US Treasury financial regulator FinCEN has begun a consultation on implementing the strict new beneficial ownership reporting rules established by the Corporate Transparency Act (CTA).
The Financial Crimes Enforcement Network released the notice of proposed rulemaking to give the public its first opportunity to comment on the beneficial ownership disclosure requirements.
It said in the statement that this new measure will “enhance the national security of the United States by making it more difficult for malign actors to exploit opaque legal structures to launder money, finance terrorism, proliferate weapons of mass destruction, traffic humans and drugs, and commit serious tax fraud and other crimes that harm the American people”.
It is important to ensure an appropriate balance is struck between confidentiality and privacy on the one hand, and the AML needs of financial services firms on the other.”
The CTA requires FinCEN to maintain the reported beneficial ownership information in a confidential, secure, and non-public database.
It also requires FinCEN to revise existing financial institution customer due diligence regulations concerning beneficial ownership to take into account the new direct reporting of beneficial ownership information.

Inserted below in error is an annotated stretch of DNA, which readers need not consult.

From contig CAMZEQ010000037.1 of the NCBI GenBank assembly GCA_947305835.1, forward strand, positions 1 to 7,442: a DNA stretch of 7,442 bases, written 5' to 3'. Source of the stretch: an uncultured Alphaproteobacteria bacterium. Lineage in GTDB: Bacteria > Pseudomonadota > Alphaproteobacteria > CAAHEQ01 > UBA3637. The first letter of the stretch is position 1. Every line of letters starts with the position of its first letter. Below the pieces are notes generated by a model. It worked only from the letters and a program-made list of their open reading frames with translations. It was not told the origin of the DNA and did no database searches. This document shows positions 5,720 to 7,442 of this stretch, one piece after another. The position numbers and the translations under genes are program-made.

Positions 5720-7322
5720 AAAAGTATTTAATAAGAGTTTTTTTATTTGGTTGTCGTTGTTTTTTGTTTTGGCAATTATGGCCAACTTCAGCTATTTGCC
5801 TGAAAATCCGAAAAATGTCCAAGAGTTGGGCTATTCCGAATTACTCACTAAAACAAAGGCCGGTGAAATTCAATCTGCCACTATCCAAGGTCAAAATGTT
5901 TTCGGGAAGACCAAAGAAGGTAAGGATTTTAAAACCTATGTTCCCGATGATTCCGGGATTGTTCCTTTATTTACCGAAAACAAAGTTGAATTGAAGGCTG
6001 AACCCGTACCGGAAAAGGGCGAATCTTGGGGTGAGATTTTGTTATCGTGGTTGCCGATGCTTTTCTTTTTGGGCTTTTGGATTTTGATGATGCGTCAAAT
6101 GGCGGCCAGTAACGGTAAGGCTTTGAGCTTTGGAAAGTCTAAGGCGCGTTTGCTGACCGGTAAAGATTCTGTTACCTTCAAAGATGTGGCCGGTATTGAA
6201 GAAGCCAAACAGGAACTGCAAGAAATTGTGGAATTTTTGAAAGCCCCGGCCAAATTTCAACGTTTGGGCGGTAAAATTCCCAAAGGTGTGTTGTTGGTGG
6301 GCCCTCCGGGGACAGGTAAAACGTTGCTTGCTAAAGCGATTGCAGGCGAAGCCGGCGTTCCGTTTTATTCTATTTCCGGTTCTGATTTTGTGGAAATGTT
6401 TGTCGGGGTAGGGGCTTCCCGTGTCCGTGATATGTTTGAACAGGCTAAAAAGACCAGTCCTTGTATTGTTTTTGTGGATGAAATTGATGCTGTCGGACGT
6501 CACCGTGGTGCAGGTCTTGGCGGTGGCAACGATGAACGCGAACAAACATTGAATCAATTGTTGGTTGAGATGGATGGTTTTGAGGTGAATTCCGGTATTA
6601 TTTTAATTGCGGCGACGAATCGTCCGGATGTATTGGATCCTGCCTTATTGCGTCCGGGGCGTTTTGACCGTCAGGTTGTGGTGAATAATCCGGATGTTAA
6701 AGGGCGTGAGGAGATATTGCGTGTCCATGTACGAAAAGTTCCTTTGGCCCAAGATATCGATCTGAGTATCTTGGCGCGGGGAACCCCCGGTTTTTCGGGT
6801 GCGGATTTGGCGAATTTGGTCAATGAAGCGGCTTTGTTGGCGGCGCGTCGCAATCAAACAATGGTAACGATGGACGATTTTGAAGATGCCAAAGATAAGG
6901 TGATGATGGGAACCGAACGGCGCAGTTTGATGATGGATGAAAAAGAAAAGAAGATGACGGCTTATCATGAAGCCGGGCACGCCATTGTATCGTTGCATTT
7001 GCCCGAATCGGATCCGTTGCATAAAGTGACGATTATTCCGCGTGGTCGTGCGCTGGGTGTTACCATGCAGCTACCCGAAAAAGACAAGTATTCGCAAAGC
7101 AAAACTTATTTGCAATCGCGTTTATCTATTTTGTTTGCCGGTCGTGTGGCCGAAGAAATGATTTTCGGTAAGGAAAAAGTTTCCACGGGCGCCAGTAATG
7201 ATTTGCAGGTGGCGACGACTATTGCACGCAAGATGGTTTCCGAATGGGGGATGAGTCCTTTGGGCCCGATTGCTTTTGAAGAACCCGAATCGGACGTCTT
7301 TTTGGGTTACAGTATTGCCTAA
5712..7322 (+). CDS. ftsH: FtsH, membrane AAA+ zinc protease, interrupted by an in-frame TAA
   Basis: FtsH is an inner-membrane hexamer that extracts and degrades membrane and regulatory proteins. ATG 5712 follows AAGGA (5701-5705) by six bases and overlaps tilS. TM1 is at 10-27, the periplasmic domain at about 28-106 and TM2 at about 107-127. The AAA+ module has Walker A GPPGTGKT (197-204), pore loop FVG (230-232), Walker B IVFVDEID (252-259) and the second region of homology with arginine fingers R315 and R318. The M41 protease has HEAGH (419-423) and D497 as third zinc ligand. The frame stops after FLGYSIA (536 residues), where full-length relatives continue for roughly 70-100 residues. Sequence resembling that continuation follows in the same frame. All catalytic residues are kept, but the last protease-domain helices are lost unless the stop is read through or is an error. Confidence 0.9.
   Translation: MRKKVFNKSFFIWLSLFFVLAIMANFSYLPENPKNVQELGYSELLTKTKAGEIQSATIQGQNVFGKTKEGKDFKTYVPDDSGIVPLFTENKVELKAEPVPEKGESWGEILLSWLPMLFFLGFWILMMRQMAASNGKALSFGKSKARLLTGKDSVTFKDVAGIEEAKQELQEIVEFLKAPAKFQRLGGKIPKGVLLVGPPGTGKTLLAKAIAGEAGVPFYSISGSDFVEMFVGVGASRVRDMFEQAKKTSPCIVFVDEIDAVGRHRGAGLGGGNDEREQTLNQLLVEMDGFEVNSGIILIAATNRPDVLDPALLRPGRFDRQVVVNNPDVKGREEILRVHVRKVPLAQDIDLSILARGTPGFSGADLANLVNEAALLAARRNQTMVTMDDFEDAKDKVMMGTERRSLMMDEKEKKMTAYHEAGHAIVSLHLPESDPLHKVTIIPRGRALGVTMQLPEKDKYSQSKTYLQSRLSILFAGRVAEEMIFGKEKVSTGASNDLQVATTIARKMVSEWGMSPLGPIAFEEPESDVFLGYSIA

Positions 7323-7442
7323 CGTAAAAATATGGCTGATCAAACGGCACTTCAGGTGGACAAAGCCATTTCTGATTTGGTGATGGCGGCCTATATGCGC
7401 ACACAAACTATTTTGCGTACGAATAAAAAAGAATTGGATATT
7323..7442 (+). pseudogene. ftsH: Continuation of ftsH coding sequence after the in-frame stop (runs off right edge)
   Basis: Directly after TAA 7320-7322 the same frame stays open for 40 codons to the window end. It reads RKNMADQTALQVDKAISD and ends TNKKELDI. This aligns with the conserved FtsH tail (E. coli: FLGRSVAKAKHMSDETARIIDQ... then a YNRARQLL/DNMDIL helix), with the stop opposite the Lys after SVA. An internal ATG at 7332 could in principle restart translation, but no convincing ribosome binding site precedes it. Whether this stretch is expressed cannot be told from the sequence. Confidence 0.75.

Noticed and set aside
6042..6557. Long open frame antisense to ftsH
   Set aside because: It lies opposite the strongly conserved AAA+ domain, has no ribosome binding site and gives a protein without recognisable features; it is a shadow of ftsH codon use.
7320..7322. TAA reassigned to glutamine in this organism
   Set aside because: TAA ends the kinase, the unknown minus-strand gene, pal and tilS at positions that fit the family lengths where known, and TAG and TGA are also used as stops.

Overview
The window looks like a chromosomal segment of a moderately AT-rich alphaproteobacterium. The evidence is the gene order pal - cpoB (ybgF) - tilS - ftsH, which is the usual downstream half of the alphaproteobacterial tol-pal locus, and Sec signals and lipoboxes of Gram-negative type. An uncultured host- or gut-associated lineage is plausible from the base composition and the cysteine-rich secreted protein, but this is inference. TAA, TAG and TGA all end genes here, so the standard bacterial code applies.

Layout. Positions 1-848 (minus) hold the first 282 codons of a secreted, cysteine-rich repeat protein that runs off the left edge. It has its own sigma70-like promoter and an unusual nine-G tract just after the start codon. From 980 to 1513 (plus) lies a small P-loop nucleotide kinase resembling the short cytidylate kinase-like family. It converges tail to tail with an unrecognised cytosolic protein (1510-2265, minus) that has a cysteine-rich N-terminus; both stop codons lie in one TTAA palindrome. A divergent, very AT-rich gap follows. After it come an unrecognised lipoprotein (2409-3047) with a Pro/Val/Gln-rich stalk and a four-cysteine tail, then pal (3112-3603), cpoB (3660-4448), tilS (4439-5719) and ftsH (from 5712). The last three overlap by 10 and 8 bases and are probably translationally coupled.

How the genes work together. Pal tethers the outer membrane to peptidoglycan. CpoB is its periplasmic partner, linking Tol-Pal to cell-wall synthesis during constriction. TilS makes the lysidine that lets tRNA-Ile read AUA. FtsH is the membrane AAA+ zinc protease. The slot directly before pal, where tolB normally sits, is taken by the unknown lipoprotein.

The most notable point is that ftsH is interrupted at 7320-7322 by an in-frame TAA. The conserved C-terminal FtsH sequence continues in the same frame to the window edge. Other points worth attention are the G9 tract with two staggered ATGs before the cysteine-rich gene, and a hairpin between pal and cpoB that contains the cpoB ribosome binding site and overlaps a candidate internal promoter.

FinCEN strongly encourages all interested parties, particularly those that would be affected by the beneficial ownership information reporting provisions or would seek access to reported beneficial ownership information, to submit written comments.
Jake Barber, principal, SJB Global/BFM, said: “The Corporate Transparency Act is unlikely to have a significant impact on most Americans as its designed primarily to ban anonymous shell companies used for illicit purposes. We believe the primary effect of the CTA will be slightly increased reporting for small enterprises.”
While global law firm Covington said in a detailed briefing note that it anticipated FinCEN to be “especially focused on the reporting obligations of entities (including investment vehicles) that operate through partnership or trust structures”.
It also questioned if the consultation should explicitly exclude from reporting requirements any group of entities that is not expressly exempted under the text of the CTA, such as the private funds industry and foreign public companies.
Covington added: “The creation of a large, federal database on beneficial ownership raises questions as to the security and appropriate use of information submitted by reporting companies.
“FinCEN has therefore asked what criteria it should employ before deciding to disclose beneficial ownership information pursuant to a law enforcement request, what additional security and privacy measures it should implement to protect beneficial ownership information, how it can make its collected information most useful for financial institutions, and whether beneficial ownership information should be disclosed on the same terms to all authorized recipients.”
The law firm also said it was important to “ensure an appropriate balance is struck between confidentiality and privacy on the one hand, and the AML needs of financial services firms on the other. Among other things, financial institutions may want to comment on how to align any obligation placed on them to hold confidentially any beneficial ownership information received from FinCEN with expectations under existing client contracts, statutes, or regulations”.
Source: Mark Battersby for International Investment https://bit.ly/3wTrHz2